Thursday, January 14, 2010

Your guide to the gubernatorial debate

Just like last Thursday night, an important event affecting many Texans will be appearing on television tonight.  This week, rather than the national championship game, three candidates for the Republican nomination for Texas governor will be debating.  Two Austin stations (KVUE and KLRU) will be airing the debate despite the fact that Austin proper is decidedly blue.  (You're missing a repeat on KVUE, so don't get worked up about it.)

At this point, I think a lot of Republicans in Texas have already made up their minds as to whom they will support.  But in the interest of those who haven't (and at present, that includes the author), let's talk about the three participants.

First, of course, there is the current incumbent, Rick Perry.  This conservative's first take on his campaign website is that it is long on platitudes (e.g., "Rick Perry stand for Texans' conservative values") but short on specifics.  How does he intend to insure the uninsured, as his website says?  Who knows.

At this point, I would venture a guess that when most people think of Governor Perry, they think of his hair and the Trans-Texas Corridor.  And that's it.  I also think of his executive order (since overturned) mandating Gardasil for sixth-grade girls.  But if you really want to know specifics about Rick Perry, unfortunately, your best resource at present is going to be...sigh...Wikipedia.*

Considered to be Gov. Perry's main challenger is our senior senator, Kay Bailey Hutchison.  Her website is definitely better about including policies and more specific ideas than is Gov. Perry's.  Unfortunately, she appears to be campaigning more against Rick Perry than running on these policies (with the possible exception of the oft-shown ad saying she'll end the TTC). 

A lot of conservatives do not consider her to be conservative enough for Texas, though, possibly because of her supposed pro-choice status (I've seen that written, though her own record appears to show her to be pro-life), but mostly because of her vote in favor the first bailout in Sept-Oct 2008.  Also, the Perry camp is contending that she voted to advance debate on the health-care bill in December 2009 by voting to advance a defense appropriation bill that, had it not advanced, would have stalled debate on the health-care bill, which, you may recall, was rushed through the Senate right before Christmas.  (PolitiFact Texas reports that there were already 62 votes in favor of advancing the bill when she voted aye; she has said she was supporting the troops with her vote, since the bill was going to advance anyway.)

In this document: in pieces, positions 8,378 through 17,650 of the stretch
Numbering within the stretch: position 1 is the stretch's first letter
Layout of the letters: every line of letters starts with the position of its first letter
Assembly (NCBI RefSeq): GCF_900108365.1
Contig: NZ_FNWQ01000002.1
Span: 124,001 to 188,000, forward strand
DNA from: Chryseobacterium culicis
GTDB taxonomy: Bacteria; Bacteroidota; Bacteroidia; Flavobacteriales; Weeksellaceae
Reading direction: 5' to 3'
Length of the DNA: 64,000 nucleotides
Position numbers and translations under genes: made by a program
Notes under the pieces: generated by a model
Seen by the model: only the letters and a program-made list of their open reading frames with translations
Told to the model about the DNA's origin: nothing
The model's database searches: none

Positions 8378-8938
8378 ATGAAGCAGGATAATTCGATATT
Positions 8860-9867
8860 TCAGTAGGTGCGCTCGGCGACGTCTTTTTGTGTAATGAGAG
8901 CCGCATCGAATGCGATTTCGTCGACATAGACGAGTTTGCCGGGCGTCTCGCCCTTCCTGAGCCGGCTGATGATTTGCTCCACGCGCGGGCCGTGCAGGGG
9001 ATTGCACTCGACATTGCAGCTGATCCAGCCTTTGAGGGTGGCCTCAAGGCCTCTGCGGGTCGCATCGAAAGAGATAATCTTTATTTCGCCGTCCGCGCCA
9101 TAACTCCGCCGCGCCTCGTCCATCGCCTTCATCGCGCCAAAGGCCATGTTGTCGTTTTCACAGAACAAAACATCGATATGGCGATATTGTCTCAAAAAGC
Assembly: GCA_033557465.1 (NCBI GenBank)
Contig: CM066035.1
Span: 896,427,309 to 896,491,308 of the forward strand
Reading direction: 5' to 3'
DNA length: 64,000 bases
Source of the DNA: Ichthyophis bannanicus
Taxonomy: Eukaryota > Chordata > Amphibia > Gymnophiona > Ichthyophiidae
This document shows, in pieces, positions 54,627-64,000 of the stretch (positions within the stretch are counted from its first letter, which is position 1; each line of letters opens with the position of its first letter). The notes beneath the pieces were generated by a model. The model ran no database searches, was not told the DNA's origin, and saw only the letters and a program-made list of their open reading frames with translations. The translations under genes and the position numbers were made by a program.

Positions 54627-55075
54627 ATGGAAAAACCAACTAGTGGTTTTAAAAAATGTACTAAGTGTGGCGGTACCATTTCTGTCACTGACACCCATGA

Gov. Perry and Sen. Hutchison have both gone negative against each other in their advertising, but there is a third contender who is still pretty much unknown to most people, Debra Medina, a Republican Party county chairperson.  Her webpage is very specific on certain issues; for example, she advocates ending the property tax and replacing it with what is called a "revised sales tax".  (The supporting documentation was too long and wonkish for me to get through before the debate starts, which would make this whole entry moot, so I'm skipping it.)

Ms. Medina has been referred to, rather petulantly, as a "secessionist teabagger" by the ultra-left Austin Chronicle.  If anything, at this point, that's almost a recommendation to this undecided conservative.

Yeah, I'm undecided at this point.  I'll be watching the debate tonight also.  Even if you lean left (and there are a few who do in Austin...), it is always good to stay informed about the goings-on in our state, so I recommend this as must-see-TV for all Texans.

And besides, American Idol isn't on.  Happy viewing.

*All Wikipedia information must be taken with the usual several grains of salt.